The certificate is added to the store, as you can see in the picture above.

VMware View requires a restart to make use of the new certificate. make sure you have only one certificate with the friendly name vdm otherwise it will not work as expected.
When we open the certificate it shows the SAN names.
It also shows the Thumbprint, remember this one, it starts with a1 and ends with 23.
Now we have one server ready, but we have two. 
We need to export the certificate to use it again on the other server, so here we go
Right click on the certificate and go to Taks/Export.
(I’ve only added the screen that need attention, next and finish you’ll find yourself)
Click on Export the private key
Click on Include all certificates in the certification path if possible
Type in a password you will use to import it later on
Save it and name it so that you can use it later on to import it.
Now we go to the second connection server and do an import.
Open the Certificate MMC /Computer/local computer and right click on personal. Go to  All Tasks/Import.
(I’ve only added the screen that need attention, next and finish you’ll find yourself)
Browse to the file you have saved earlier on (guess you copied it over to the second server)
Type in the password you set earlier.
Let the wizard do it’s job, he knows where the cert came from.
Restart the services and you’re good to go.

I hope you remembered the thumbprint, because here it is, starting with a1 and ending with 23. they are the same.

All is green

One small final test was to connect to all possible addresses and see if it was accepted, as you can see all is green which is good. 

when we look at the dashboard, all is green there, so the certificates have been accepted.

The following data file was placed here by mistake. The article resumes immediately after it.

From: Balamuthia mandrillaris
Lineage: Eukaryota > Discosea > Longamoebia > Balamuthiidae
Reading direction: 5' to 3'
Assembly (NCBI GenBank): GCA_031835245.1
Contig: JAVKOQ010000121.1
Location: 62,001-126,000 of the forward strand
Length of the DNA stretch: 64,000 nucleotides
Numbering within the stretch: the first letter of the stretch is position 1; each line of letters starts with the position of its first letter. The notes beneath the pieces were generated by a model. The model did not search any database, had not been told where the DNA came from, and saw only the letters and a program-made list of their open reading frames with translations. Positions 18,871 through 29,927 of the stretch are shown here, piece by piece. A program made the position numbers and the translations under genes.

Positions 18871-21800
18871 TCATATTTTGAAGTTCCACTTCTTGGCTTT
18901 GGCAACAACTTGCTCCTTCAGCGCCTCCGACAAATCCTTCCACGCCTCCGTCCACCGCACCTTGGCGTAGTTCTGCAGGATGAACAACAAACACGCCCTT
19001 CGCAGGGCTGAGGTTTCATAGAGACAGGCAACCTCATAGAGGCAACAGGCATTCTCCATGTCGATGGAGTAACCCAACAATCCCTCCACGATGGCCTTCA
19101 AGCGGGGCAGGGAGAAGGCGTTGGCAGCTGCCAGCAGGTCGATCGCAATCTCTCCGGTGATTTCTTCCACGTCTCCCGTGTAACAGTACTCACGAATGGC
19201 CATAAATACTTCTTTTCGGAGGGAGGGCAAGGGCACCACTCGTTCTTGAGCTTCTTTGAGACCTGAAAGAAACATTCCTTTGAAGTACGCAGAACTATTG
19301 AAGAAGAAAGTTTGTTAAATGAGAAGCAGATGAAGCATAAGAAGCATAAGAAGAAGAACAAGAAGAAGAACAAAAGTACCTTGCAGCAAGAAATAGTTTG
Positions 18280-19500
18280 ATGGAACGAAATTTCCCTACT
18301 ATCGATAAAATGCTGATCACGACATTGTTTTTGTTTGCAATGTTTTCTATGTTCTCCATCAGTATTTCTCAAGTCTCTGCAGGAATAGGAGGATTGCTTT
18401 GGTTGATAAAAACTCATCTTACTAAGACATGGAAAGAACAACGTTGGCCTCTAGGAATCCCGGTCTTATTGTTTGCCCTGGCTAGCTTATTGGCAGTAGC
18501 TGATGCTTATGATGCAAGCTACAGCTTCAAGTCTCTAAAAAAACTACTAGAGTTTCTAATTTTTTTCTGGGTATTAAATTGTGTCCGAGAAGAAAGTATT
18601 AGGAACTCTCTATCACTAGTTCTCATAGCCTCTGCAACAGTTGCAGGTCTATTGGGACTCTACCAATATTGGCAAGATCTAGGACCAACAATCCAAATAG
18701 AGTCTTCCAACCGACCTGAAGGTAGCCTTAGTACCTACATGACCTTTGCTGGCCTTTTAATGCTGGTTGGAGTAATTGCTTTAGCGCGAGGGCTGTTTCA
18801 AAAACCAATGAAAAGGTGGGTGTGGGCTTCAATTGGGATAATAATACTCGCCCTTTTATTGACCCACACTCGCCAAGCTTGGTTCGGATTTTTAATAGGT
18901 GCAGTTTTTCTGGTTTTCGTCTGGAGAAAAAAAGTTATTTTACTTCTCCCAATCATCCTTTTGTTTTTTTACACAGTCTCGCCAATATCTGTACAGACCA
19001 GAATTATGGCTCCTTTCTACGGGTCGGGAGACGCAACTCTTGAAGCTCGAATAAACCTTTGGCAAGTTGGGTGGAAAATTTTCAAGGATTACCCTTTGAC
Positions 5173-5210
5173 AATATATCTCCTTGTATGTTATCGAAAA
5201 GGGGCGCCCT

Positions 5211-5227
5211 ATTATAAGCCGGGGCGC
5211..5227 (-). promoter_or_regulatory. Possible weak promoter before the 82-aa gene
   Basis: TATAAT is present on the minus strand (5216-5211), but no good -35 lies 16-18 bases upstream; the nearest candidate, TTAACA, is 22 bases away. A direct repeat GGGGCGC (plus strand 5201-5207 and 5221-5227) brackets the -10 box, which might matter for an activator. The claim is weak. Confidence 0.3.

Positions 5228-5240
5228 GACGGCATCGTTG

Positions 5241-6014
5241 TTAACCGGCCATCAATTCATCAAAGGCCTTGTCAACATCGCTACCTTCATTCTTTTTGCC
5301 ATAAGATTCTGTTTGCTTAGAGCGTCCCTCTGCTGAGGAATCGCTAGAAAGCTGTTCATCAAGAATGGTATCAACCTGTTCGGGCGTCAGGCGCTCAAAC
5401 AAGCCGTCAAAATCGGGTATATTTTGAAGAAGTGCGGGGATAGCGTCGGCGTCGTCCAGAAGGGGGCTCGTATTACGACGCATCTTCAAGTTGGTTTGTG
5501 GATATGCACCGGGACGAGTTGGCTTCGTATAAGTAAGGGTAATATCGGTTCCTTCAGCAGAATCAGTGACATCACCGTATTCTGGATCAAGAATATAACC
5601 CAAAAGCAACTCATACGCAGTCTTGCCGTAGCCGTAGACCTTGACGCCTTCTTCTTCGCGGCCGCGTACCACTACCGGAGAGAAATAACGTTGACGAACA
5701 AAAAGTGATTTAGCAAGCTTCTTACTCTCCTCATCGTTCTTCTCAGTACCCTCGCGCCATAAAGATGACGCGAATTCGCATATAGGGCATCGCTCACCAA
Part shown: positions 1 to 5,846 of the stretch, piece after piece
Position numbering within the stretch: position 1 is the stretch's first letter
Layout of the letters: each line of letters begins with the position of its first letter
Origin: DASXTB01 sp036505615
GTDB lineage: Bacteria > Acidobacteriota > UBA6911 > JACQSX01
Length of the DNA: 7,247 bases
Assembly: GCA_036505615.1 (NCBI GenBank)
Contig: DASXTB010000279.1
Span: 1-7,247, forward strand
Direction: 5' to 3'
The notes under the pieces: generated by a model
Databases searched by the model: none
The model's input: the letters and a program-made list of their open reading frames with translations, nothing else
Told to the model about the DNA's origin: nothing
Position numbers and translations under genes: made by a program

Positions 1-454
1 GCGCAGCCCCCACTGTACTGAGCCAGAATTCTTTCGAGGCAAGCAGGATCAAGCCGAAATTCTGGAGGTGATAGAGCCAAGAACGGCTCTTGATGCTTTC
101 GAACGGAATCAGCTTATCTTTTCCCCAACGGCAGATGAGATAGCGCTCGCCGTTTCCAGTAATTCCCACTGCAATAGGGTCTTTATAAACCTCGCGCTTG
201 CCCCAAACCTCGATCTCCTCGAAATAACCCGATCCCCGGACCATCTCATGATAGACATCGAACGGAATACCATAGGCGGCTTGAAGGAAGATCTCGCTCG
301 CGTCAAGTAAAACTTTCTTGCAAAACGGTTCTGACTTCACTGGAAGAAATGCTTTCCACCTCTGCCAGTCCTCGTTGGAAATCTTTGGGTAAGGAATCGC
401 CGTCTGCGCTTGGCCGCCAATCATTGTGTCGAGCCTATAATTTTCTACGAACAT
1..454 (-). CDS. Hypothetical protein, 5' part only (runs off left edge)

Conclusion 

Sometimes it takes a while to see what is there all along, thanks to a good conversation on a rainy evening over Teamviewer we saw the light. The tests have been going for over a day now and the error hasn’t pop-up so far.. we keep our fingers crossed but this really should be it.
After this was fixed I was wondering why it went wrong, we use DNSRR more often in these solutions. Our customers are reluctant to buy stuff when a free alternative is available.
I went to a customer where they had 5.1 running. 5.1 also uses certificates, this customer also uses DNSRR.
The certificates on both servers are different, they are enrolled from the internal CA with the MMC, so two different thumbprints.
I checked and asked them if they experienced the issue but they haven’t. Next week I’m going back there and will do a follow-up check to make 100% sure I’m looking at the right stuff. It seems however that something is different in the way 5.1 and 5.2 handled certificates. Any thoughts on that would be welcome 🙂

Appendix

File

;—————– request.inf —————–
[Version]
Signature=”$Windows NT$”
[NewRequest]
Subject = “CN=Desktop.2012dc.local, OU=Computers, O=2012, L=Beek en Donk, S=NBr, C=NL” ; replace attribues in this line using example below
KeySpec = 1
KeyLength = 2048
; Can be 2048, 4096, 8192, or 16384.
; Larger key sizes are more secure, but have
; a greater impact on performance.
Exportable = TRUE
FriendlyName = “vdm”
MachineKeySet = TRUE
SMIME = False
PrivateKeyArchive = FALSE
UserProtected = FALSE
UseExistingKeySet = FALSE
ProviderName = “Microsoft RSA SChannel Cryptographic Provider”
ProviderType = 12
RequestType = PKCS10
KeyUsage = 0xa0
[EnhancedKeyUsageExtension]
OID=1.3.6.1.5.5.7.3.1 ; this is for Server Authentication
[RequestAttributes]
SAN=”dns=desktop.2012dc.local&dns=w2k8r2conn.2012dc.local&dns=w2k8r2conntwee.2012dc.local”